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Forced Adoption: When is an Apology Not an Apology?

A few weeks ago, I made a speech to the House of Commons about the ordeal that Helen Jefferys had to endure. After her child was taken from her arms at a Leeds hospital, she spent decades not knowing who her son was or how to reach him. Her son was given little information about his birth parents, other than a single sheet of paper comprised of sparse, inaccurate information.

Since hearing Helen’s story, and the stories of countless others who have written to me since the speech, I have become even more entrenched in my view that the Government, at the very least, owe an official apology.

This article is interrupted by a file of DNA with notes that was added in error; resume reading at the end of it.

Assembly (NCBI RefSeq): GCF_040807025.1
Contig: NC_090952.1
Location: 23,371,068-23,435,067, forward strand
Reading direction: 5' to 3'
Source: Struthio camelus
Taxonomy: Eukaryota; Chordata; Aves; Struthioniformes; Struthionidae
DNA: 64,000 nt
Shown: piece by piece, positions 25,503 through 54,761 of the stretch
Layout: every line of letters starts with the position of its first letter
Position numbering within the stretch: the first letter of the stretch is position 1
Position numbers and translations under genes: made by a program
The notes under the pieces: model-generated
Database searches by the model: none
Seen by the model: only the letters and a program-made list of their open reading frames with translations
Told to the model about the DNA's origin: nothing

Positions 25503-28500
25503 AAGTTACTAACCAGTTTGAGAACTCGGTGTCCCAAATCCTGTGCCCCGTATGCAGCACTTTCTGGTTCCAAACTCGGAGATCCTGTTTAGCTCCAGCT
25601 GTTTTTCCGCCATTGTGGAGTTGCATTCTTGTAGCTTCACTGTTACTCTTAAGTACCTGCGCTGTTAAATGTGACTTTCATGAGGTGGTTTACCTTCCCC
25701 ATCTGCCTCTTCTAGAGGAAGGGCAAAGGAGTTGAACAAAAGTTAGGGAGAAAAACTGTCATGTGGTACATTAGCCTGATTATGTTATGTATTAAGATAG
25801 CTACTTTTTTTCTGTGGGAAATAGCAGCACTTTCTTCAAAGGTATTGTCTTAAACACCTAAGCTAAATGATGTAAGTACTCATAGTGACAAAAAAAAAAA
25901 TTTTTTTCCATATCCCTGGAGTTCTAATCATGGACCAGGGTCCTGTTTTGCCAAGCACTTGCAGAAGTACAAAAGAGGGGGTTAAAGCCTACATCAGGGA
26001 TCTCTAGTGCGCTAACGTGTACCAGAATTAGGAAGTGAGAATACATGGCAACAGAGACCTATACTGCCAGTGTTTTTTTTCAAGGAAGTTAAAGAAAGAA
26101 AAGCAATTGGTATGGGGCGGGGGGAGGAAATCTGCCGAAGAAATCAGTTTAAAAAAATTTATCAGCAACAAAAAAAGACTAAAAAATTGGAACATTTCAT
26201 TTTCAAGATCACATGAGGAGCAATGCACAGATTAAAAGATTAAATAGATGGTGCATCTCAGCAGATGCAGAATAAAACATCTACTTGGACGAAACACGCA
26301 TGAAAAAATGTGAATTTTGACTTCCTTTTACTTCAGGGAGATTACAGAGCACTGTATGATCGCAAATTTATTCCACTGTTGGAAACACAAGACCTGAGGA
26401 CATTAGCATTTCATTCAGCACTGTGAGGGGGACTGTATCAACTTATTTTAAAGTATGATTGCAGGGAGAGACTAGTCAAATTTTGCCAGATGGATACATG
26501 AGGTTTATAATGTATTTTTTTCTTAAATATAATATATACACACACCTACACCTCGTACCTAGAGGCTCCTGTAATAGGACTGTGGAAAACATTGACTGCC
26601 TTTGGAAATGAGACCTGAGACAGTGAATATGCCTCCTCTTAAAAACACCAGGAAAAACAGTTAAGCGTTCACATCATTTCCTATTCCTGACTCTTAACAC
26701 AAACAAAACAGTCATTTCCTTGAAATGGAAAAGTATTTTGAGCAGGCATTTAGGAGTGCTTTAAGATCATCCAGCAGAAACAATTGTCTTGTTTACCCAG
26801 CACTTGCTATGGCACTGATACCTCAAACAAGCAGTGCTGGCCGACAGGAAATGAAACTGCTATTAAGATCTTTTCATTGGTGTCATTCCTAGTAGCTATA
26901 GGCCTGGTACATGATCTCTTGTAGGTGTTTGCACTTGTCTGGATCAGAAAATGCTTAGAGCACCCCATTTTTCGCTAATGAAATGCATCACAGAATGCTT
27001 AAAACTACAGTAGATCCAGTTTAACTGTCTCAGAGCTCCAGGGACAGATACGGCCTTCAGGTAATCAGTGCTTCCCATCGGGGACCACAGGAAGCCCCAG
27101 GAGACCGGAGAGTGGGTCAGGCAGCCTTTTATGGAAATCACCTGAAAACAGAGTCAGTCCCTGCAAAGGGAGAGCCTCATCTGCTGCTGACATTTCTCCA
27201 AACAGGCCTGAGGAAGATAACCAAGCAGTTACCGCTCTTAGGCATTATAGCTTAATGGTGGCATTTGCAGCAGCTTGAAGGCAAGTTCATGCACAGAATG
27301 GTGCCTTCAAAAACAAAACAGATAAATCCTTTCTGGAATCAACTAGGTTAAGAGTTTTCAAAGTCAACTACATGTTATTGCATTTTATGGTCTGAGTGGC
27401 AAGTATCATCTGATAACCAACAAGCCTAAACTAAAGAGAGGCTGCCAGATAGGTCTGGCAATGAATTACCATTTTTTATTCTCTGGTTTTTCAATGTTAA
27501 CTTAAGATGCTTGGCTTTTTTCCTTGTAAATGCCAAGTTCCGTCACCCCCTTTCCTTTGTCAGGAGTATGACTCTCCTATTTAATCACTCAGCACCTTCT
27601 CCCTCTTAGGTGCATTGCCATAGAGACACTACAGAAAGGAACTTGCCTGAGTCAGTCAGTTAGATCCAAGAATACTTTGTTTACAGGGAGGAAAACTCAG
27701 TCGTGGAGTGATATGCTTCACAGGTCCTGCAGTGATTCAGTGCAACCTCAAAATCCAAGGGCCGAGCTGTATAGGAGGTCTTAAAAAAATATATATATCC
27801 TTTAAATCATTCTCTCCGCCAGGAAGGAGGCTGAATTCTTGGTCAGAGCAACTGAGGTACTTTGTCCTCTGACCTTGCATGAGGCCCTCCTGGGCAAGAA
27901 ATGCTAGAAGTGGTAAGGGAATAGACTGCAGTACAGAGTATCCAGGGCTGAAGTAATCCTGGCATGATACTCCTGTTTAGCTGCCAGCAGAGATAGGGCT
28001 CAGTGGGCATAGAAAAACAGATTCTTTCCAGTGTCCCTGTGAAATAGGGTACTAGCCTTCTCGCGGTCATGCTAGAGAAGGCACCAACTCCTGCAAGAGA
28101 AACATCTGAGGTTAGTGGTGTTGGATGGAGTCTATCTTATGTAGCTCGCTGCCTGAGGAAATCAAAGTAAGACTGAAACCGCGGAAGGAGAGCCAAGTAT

That’s why I tabled a Parliamentary question asking if an apology was forthcoming as well as asking what provision will be put in place to help those affected.

The answer was odd. The Government expressed ‘deep regret that legislation at the time was not robust enough.’

At first glance the reply reads like an apology, but is it? Is expressing regret about legislation around at the time of a historical injustice the same as an apology? Not quite.

Watch: Alex’s Speech on Forced Adoption:

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